ELS, PLUS, C/S, MFAX, FMS
asciitiff [ options ] file1 file2...
Asciitiff converts an ASCII file into a raster image stored in a TIFF file. In addition to supporting a number of options, asciitiff also handles a number of embedded commands that affect its operation.
If the -o option is not used to name an output file, the output file is named by taking the input file name and adding .tif. If the file name already ends in a "." extension, then it is replaced with .tif.
No input file or a file with the name `-' implies standard input.
Note that there are two versions of asciitiff: pkasciitiff which is designed to use bit-mapped fonts; and fsasciitiff which is designed to use fonts supplied by an X11 font server. Since the X11 font server can provide a much wider range of fonts than are provided in the bit-mapped fonts supplied with pkasciitiff, the fsasciitiff version of asciitiff is recommended for use whenever possible.
-a Appends to an existing TIFF file (otherwise, overwrites existing file). The file is created if it does not already exist.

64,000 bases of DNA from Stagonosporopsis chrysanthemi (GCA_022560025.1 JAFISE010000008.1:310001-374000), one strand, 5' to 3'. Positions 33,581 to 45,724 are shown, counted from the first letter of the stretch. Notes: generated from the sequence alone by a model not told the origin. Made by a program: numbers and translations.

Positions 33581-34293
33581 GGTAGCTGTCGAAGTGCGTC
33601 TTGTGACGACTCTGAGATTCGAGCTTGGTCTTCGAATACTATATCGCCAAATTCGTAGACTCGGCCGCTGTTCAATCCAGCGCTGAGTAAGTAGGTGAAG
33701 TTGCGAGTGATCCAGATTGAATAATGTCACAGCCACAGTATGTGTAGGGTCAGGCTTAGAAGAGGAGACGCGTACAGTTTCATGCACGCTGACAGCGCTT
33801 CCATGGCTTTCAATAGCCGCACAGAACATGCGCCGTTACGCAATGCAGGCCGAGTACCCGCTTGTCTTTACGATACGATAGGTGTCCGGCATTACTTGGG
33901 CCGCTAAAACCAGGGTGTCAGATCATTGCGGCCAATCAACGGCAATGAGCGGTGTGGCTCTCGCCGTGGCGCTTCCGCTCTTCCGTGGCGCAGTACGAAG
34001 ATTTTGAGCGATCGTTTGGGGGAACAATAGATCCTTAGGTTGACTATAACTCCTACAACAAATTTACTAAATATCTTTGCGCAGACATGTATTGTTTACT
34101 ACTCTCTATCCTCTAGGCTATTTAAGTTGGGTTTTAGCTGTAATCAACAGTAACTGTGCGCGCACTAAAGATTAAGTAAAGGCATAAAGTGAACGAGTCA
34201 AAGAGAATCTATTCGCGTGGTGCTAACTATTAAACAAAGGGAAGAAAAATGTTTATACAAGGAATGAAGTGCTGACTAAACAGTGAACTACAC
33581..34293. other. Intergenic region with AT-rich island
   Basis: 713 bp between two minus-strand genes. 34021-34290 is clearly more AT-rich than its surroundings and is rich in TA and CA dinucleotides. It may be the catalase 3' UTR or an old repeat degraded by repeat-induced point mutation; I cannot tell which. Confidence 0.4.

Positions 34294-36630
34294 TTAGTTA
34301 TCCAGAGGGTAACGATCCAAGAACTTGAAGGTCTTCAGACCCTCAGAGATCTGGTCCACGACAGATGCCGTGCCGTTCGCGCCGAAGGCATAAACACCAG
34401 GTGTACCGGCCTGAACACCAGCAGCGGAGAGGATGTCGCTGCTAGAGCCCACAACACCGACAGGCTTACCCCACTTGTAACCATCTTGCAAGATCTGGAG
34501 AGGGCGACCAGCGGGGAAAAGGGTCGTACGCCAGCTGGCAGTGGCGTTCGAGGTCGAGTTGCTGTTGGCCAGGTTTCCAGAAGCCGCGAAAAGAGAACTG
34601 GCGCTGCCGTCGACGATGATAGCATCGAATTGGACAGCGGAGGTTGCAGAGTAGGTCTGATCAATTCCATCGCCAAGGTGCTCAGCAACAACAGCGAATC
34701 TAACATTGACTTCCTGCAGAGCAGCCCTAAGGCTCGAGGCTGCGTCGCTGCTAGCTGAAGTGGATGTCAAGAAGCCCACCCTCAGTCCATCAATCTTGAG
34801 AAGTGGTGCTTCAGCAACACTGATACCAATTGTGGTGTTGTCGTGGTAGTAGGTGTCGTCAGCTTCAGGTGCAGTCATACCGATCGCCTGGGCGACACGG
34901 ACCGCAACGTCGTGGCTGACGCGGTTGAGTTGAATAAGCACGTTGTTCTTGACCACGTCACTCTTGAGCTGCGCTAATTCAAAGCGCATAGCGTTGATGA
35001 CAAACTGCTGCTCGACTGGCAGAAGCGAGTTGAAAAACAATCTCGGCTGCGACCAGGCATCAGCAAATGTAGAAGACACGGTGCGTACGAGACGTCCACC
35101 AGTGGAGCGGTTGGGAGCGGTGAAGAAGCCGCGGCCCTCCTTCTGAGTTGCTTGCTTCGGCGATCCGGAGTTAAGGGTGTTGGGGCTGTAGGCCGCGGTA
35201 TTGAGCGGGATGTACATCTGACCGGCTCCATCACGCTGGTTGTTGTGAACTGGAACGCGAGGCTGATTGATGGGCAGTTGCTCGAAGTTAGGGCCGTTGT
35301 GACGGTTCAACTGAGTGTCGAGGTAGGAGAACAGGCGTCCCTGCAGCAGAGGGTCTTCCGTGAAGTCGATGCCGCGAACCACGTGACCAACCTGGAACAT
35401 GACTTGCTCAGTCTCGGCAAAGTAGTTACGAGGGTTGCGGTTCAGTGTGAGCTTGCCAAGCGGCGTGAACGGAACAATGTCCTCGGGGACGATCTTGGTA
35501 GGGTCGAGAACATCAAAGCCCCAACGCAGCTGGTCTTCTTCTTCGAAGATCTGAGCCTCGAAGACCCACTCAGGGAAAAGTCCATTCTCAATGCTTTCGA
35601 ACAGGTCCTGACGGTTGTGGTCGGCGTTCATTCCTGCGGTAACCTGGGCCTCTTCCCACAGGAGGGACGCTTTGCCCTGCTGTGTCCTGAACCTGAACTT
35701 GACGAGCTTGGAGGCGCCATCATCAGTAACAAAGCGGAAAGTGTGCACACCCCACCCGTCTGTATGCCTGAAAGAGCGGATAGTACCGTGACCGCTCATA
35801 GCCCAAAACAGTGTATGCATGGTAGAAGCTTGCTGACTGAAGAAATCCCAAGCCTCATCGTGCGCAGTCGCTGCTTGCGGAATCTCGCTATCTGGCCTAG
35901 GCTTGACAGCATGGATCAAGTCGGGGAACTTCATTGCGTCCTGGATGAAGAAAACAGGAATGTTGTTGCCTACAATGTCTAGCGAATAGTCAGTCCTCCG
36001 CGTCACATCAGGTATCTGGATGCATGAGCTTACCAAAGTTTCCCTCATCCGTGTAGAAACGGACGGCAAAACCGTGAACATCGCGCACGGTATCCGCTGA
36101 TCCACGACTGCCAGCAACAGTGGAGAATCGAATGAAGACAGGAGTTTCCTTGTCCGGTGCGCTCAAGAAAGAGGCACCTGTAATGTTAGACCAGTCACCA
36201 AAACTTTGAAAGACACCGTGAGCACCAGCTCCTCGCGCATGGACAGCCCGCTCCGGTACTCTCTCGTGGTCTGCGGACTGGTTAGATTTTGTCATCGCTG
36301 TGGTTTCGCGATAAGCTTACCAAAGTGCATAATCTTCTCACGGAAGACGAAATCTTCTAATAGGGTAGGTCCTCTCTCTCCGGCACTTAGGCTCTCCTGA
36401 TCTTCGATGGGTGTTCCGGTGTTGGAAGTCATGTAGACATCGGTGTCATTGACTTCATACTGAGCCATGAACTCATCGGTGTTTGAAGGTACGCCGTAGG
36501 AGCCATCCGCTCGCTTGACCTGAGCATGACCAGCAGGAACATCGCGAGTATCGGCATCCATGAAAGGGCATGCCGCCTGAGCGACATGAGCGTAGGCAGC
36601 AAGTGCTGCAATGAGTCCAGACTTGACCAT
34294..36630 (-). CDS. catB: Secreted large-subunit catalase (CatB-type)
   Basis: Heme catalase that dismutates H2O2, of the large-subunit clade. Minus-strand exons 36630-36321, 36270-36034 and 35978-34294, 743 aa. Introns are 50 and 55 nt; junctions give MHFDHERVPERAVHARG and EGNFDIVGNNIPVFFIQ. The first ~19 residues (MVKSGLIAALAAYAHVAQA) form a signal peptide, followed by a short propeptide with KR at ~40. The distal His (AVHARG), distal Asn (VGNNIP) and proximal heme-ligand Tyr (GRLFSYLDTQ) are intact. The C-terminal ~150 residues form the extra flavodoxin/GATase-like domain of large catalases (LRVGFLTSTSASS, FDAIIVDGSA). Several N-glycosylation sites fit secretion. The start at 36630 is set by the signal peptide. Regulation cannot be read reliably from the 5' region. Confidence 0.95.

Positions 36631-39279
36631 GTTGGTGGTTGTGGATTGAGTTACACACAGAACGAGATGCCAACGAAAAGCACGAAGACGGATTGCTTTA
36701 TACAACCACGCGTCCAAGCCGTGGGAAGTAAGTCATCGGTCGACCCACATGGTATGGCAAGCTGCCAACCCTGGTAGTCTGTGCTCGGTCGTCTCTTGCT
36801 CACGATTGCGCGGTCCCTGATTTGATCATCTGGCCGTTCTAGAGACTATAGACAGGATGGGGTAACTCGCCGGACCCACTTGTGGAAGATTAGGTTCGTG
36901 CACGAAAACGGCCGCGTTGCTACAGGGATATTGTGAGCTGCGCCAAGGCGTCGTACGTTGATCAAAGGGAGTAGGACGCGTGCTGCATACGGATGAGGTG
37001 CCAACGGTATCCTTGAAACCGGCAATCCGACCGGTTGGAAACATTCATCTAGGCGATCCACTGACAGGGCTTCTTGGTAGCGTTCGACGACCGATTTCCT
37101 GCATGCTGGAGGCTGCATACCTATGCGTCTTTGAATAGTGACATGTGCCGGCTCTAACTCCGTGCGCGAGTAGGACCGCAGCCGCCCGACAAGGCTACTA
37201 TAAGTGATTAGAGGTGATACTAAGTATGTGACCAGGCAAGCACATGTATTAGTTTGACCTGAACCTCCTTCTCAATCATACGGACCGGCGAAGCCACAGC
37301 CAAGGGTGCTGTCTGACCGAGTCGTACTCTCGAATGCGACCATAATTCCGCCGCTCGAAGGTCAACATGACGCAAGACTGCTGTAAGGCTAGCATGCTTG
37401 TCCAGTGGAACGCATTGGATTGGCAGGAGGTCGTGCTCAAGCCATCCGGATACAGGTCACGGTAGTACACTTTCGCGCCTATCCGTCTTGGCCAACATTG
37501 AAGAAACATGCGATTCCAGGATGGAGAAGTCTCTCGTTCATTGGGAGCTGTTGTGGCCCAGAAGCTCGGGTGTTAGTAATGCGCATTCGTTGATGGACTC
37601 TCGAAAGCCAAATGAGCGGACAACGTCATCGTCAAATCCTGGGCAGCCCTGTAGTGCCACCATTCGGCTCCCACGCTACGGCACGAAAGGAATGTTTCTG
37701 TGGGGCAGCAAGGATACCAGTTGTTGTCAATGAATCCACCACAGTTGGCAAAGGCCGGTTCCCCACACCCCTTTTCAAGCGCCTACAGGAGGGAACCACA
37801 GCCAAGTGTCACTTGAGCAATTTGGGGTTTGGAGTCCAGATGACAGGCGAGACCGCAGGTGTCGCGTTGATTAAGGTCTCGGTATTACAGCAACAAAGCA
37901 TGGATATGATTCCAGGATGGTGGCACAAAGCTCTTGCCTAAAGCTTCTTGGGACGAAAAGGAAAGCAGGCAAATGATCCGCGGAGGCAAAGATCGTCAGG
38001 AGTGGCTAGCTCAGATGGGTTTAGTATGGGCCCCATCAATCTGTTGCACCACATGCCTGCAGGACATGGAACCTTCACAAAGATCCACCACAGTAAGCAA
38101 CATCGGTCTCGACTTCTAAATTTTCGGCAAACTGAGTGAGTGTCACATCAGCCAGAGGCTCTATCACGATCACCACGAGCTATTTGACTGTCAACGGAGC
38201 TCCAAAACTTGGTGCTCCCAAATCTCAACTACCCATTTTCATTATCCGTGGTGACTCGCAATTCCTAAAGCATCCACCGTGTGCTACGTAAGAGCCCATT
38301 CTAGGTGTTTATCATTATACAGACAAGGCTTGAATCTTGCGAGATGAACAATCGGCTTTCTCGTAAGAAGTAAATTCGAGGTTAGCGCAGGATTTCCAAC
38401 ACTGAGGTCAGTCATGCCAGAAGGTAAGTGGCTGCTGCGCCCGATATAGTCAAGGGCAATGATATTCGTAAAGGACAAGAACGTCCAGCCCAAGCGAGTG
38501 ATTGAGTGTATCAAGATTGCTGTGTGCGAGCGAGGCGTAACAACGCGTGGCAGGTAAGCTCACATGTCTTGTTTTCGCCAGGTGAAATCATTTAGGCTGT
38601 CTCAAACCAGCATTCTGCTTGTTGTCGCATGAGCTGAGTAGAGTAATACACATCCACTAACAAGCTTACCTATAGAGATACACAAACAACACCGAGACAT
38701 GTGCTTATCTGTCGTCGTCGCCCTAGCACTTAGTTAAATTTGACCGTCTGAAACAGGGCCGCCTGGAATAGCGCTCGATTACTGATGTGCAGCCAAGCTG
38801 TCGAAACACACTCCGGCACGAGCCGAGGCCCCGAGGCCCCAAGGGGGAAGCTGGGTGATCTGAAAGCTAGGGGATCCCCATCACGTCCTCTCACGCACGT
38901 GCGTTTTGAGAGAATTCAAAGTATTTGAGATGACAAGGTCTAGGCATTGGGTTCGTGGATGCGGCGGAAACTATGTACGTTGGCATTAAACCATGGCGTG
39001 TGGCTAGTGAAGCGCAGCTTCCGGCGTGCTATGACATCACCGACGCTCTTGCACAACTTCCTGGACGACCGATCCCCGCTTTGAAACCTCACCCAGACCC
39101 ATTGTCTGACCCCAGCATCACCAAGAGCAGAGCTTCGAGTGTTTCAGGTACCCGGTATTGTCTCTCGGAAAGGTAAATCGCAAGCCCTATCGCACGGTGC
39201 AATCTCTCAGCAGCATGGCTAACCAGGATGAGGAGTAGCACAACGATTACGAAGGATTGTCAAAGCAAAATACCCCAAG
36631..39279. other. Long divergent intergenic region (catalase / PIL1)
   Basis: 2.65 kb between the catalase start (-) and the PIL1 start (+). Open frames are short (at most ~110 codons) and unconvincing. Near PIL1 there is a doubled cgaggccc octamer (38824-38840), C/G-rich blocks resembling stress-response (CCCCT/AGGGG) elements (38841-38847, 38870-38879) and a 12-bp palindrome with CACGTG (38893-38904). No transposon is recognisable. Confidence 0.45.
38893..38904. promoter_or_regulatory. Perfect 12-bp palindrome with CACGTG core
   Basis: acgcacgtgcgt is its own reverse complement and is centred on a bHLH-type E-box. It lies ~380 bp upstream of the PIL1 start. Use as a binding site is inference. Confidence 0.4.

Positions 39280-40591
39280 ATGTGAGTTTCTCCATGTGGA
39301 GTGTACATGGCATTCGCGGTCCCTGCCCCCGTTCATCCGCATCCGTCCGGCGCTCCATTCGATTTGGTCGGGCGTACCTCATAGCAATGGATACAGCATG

-d Produces debugging output describing the internal operation of asciitiff.
Sets the value of the named variable to the specified value (see the define and replace commands below).
-f font Uses the named font as the current font.
The syntax of the font name must be appropriate for the version of asciitiff being used. Please see the section below on fonts.
For the pkasciitiff version the default font is fax.12.
For the fsasciitiff version the default font depends on the platform being used but it usually something like:
With fsasciitiff you can determine the current default font by running:
asciitiff -d < /dev/null
and looking for the line that starts "default font is".
-I dir Adds dir to the list of directories searched when including a TIFF file (see the tiffinclude and tiffoverlay commands below).
-h Produces high (fine) resolution output (204 d.p.i. horizontally and 196 d.p.i. vertically). This is the default.
-i indent Sets the indentation on the left-hand side of the page. The value may be suffixed by i to indicate inches (the default), c for centimeters, or p for pixels.